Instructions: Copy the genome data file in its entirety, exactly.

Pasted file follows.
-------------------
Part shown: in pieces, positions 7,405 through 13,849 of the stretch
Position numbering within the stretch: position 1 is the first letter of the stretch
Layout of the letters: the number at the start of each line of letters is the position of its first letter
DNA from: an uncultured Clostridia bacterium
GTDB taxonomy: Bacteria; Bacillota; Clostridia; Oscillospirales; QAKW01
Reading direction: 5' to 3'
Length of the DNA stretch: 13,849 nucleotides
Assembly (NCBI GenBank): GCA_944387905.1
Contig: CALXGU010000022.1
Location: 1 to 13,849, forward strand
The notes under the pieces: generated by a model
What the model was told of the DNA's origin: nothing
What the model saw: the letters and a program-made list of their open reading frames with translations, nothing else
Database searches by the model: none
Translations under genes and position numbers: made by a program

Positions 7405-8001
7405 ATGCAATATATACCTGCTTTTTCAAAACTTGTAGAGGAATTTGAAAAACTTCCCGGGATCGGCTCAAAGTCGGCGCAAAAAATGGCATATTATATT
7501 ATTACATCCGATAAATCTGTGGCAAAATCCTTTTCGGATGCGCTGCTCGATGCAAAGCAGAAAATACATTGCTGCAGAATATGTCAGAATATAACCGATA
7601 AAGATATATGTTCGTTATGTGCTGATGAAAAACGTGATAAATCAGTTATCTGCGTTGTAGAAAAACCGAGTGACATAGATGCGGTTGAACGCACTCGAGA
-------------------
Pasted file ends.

Part shown: in pieces, positions 7,405 through 13,849 of the stretch
Position numbering within the stretch: position 1 is the first letter of the stretch
Layout of the letters: the number at the start of each line of letters is the position of its first letter
DNA from: an uncultured Clostridia bacterium
GTDB taxonomy: Bacteria; Bacillota; Clostridia; Oscillospirales; QAKW01
Reading direction: 5' to 3'
Length of the DNA stretch: 13,849 nucleotides
Assembly (NCBI GenBank): GCA_944387905.1
Contig: CALXGU010000022.1
Location: 1 to 13,849, forward strand
The notes under the pieces: generated by a model
What the model was told of the DNA's origin: nothing
What the model saw: the letters and a program-made list of their open reading frames with translations, nothing else
Database searches by the model: none
Translations under genes and position numbers: made by a program

Positions 7405-8001
7405 ATGCAATATATACCTGCTTTTTCAAAACTTGTAGAGGAATTTGAAAAACTTCCCGGGATCGGCTCAAAGTCGGCGCAAAAAATGGCATATTATATT
7501 ATTACATCCGATAAATCTGTGGCAAAATCCTTTTCGGATGCGCTGCTCGATGCAAAGCAGAAAATACATTGCTGCAGAATATGTCAGAATATAACCGATA
7601 AAGATATATGTTCGTTATGTGCTGATGAAAAACGTGATAAATCAGTTATCTGCGTTGTAGAAAAACCGAGTGACATAGATGCGGTTGAACGCACTCGAGA